Here’s a letter to a relatively new patron of Cafe Hayek, Joanna Savoie:
You support “some tariffs” because you find merit in “arguments like that of Oren Cass that honest work holds intrinsic value which free trade frequently neglects or devalues.”
I’m afraid that I’m persuaded neither by you nor by Mr. Cass.
First, job churn is an inseparable feature of a market economy, and would exist even if we Americans completely stop trading with non-Americans. I see no economic or ethical reason for government to single-out for special protection the relatively small number of workers in America whose jobs are churned by international trade.
Second and more fundamentally, to the extent that some workers do find sufficient intrinsic value in their current jobs to justify their keeping these jobs, these workers would be willing to have their pay cut to levels that make their continued employment profitable for their employers. But workers seeking protection from imports aren’t willing to put their money where their alleged intrinsic values are. By demanding to keep their jobs without having their pay cut, these workers reveal that they in fact don’t attach much intrinsic value to their jobs; they instead are working principally for their wages.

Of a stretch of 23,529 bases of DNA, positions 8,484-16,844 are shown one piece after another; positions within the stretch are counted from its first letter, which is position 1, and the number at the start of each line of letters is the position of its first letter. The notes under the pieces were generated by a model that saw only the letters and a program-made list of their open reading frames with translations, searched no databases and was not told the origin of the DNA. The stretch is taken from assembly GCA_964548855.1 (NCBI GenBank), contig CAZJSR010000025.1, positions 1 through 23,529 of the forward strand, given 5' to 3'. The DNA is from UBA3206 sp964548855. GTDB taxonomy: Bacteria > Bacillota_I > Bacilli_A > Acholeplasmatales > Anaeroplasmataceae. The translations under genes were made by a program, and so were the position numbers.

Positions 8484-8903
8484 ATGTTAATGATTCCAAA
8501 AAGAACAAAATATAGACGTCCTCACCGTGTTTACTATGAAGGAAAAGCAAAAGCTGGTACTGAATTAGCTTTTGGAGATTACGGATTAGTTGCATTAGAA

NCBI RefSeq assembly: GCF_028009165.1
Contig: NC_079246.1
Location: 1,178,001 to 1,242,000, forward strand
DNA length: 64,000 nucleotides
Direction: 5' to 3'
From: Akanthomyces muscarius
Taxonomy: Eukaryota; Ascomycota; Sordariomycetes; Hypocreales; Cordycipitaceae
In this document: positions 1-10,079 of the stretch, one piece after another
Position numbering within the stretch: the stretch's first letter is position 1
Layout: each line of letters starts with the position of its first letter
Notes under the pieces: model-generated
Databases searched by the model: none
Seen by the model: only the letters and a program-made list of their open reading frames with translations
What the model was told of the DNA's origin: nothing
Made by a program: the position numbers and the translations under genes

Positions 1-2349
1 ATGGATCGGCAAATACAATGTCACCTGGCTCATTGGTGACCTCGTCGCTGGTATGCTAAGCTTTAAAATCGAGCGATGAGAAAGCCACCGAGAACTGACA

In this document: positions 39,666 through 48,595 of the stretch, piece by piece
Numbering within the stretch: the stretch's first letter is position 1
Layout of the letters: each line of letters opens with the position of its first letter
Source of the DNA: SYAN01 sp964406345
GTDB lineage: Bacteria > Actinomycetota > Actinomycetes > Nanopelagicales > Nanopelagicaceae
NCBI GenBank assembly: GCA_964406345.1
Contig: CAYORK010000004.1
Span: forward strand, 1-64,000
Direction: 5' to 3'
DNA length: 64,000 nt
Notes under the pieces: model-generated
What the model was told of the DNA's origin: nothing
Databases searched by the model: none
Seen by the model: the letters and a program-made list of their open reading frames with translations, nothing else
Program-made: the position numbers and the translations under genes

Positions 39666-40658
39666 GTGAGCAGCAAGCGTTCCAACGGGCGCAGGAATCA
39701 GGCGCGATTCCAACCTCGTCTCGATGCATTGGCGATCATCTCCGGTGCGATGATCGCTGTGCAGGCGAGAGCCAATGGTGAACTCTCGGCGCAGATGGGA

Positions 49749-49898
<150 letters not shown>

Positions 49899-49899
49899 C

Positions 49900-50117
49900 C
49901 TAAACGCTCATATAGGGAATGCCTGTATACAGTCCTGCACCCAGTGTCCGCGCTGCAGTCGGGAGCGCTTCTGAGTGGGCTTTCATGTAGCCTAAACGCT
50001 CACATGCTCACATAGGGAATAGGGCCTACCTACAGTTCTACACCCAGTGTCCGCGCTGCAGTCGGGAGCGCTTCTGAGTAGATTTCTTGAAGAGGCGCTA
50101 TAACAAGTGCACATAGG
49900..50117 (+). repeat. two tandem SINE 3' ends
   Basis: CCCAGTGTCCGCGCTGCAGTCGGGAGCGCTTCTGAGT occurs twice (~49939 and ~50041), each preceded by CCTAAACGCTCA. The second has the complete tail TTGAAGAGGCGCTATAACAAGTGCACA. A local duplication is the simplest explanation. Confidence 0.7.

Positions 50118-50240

There is nothing wrong with someone working principally for wages. But there is very much wrong with someone who, with one breath, insists that his job has a great deal of “intrinsic value,” and with the next breath demands tariffs to shift to consumers the cost of enabling this worker to continue to enjoy the “intrinsic value” of working in his current job. Far from honorable and admirable, such a worker is a hypocrite and a parasite.
Donald J. Boudreaux
Professor of Economics
Martha and Nelson Getchell Chair for the Study of Free Market Capitalism at the Mercatus Center
George Mason University
Fairfax, VA 22030